Medusa was a beautiful maiden and a priest of Athena, and henceforth devoted her life to celibacy. However she was raped by Poseidon inside Athena’s temple, which enraged the Goddess. As revenge she transformed the wonderful young woman into a horrendous monster, whose most famous attributes were her snakes’ hairs and eyes that turned to stone people who looked at it. Medusa thus became the first and most famous victim of Rape Culture in Western Civilization. She has since been rendered as a terrible monster in all visual arts, to be dreaded by people.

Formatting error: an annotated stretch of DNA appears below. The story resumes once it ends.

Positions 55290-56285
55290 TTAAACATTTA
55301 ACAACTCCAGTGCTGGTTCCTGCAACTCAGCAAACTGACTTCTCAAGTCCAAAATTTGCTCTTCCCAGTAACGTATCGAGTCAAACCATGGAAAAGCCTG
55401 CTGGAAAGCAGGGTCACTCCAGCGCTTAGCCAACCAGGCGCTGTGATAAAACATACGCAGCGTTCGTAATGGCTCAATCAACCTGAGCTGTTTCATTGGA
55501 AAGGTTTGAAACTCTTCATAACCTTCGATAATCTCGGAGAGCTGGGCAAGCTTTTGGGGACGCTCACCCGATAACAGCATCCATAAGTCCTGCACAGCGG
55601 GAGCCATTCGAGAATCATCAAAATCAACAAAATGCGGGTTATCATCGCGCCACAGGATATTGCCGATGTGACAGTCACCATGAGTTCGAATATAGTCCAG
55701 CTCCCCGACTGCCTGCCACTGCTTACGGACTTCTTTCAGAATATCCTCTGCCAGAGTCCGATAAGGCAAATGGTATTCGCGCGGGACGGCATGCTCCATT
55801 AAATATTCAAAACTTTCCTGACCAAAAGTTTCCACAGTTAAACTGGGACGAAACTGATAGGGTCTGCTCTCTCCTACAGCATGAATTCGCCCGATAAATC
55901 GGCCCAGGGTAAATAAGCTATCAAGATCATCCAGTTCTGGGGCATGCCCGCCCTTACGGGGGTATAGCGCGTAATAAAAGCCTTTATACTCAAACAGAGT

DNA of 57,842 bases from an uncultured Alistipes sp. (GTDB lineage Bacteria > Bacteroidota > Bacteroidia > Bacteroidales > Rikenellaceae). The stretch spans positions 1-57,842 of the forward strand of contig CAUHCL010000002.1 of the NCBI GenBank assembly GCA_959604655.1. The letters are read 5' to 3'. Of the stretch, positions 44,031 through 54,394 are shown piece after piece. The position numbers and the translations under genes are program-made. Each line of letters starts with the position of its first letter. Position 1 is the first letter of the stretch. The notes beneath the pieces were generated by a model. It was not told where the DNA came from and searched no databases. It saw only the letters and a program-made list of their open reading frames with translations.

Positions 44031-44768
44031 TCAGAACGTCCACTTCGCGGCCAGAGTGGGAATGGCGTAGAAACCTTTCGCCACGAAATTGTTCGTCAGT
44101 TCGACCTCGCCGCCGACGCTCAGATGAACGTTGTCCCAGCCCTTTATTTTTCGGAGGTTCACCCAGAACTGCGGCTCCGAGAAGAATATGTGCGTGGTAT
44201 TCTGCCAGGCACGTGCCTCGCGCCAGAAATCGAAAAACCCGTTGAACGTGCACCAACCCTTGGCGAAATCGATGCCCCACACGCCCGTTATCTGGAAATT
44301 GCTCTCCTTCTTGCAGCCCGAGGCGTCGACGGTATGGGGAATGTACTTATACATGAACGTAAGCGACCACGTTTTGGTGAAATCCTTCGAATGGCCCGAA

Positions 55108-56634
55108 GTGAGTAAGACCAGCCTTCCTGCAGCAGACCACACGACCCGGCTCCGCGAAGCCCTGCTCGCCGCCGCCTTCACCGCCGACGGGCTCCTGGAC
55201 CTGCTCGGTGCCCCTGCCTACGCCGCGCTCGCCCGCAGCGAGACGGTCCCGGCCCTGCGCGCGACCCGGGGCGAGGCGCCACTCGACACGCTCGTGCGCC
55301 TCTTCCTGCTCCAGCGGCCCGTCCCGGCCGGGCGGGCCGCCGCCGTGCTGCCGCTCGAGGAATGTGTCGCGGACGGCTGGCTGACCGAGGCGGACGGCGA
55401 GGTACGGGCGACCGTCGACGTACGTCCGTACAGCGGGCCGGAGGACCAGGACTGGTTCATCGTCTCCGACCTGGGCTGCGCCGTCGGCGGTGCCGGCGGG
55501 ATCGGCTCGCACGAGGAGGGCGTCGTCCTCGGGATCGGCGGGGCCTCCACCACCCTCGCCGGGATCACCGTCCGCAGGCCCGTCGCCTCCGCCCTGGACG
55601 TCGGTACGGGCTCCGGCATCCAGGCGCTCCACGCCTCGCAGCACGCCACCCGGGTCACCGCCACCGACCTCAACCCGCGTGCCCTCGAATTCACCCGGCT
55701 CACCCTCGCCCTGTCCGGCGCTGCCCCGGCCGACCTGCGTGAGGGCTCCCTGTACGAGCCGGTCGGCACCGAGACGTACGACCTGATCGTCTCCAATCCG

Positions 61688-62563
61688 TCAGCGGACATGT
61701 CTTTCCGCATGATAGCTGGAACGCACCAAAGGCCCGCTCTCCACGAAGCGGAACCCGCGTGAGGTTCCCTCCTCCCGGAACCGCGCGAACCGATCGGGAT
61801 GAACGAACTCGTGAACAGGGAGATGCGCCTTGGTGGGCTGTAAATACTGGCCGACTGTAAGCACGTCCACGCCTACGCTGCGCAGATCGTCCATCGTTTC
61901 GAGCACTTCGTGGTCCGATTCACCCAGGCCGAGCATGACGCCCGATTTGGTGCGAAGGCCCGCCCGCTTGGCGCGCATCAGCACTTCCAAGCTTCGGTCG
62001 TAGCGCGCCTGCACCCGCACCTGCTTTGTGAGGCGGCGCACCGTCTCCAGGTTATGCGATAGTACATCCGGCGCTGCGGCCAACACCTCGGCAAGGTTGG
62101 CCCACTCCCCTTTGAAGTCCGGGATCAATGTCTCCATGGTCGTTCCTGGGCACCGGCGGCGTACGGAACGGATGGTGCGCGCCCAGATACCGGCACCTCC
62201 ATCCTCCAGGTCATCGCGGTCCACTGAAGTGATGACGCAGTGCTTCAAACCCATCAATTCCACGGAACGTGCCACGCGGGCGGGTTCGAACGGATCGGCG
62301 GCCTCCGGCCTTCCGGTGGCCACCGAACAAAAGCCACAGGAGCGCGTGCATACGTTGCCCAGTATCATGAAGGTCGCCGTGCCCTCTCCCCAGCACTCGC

Anne revisits the myth of Medusa to denunciate rape culture and victim blaming, which are both fuel and consequence of the lack of gender equality. Anne’s Medusa is empowered in her dreaded, imposed monster role. She laughs in the face of her executioners and at a society which once celebrated her beauty, then blamed her for possessing it.
She knows her own strengths and powers.